10 years ago, had you asked any video editor worth their salt what they thought about Adobe's Premiere, they would have laughed you out of town. Final Cut Pro had just exploded on the scene, while AVID was the one non-linear editor to rule them all. As digital video steamrolled through production, AVID started to look expensive, Premiere got better and Final Cut was positioning itself to be the new king in town. Then Final Cut X happened.
It wasn't like going from Windows 7 to Windows 8. It was like going from Windows 7 to Windows RT with no option of a Windows 8 Pro. Projects edited in Final Pro 7 wouldn't import into Final Cut X. The price drop from $999 to $299 reflected the change but did nothing to soothe the rage. Coupled with a Mac Pro stalemate, Apple has had a lot of unhappy editors venting all across the internet these past few years.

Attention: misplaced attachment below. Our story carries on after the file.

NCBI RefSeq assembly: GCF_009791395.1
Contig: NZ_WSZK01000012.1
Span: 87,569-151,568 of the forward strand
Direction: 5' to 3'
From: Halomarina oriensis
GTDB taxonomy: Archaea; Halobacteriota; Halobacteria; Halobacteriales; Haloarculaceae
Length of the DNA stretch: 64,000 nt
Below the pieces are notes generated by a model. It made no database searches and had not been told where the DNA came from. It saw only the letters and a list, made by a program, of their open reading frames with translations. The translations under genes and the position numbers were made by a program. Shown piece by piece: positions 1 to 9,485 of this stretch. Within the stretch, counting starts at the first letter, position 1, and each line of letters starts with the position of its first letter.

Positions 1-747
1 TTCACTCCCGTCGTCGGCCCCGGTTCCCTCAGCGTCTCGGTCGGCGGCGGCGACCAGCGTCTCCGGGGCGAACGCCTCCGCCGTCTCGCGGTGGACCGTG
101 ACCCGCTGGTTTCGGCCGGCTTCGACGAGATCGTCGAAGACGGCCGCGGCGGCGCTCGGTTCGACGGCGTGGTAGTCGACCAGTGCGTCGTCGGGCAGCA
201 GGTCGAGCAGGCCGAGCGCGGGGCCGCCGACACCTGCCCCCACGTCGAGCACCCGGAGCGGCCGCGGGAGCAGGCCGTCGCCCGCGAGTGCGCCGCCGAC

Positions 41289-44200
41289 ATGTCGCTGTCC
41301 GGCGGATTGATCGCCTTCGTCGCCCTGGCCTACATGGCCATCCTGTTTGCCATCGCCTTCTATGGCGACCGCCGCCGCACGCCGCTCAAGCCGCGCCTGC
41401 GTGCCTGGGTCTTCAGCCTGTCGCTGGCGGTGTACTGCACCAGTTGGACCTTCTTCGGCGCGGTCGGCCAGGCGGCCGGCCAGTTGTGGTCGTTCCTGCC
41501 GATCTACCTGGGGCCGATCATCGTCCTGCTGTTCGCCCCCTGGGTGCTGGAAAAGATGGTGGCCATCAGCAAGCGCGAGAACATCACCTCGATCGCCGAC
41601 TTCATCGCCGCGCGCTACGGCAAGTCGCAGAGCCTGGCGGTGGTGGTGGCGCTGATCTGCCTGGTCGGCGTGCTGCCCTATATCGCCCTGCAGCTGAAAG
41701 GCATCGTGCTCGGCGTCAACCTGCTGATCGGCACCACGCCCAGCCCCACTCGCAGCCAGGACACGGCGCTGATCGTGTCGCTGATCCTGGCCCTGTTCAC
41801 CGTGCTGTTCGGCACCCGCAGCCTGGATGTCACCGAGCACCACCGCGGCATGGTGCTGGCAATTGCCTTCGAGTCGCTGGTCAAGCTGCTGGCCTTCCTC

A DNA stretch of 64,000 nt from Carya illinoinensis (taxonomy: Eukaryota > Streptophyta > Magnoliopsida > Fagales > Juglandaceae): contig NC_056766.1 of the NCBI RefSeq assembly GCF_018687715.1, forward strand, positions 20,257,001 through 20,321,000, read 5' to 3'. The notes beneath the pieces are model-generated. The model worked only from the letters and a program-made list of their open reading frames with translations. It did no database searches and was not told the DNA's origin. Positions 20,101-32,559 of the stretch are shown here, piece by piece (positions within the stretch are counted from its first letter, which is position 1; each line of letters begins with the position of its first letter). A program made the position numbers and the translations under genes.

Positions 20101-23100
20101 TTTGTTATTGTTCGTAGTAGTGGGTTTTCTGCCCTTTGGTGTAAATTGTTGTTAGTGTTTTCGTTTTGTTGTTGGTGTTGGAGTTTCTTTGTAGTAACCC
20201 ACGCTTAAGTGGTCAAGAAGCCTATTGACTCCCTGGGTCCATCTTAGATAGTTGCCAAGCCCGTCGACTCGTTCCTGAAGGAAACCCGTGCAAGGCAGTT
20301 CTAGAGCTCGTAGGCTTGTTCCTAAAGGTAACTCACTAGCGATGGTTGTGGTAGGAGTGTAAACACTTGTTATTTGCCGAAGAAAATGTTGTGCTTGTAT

"Personally, I'm still suspicious of Apple," said Harry Miller, head of the American Cinema Editors' technology committee. "I don't think they have my interests at heart. And I don't want to invest money in any of their hardware or software when they might drop features in new versions."
Timed to coincide with this year's NAB, Apple is launching a campaign to win back Final Cut Pro users. The company updated the software seven times since its release in 2011 and has created a new dedicated section on its web-page dubbed In Action. Apple also allows users to download a 30-day trial of Pro X— apparently the only software the company makes available on a trial basis.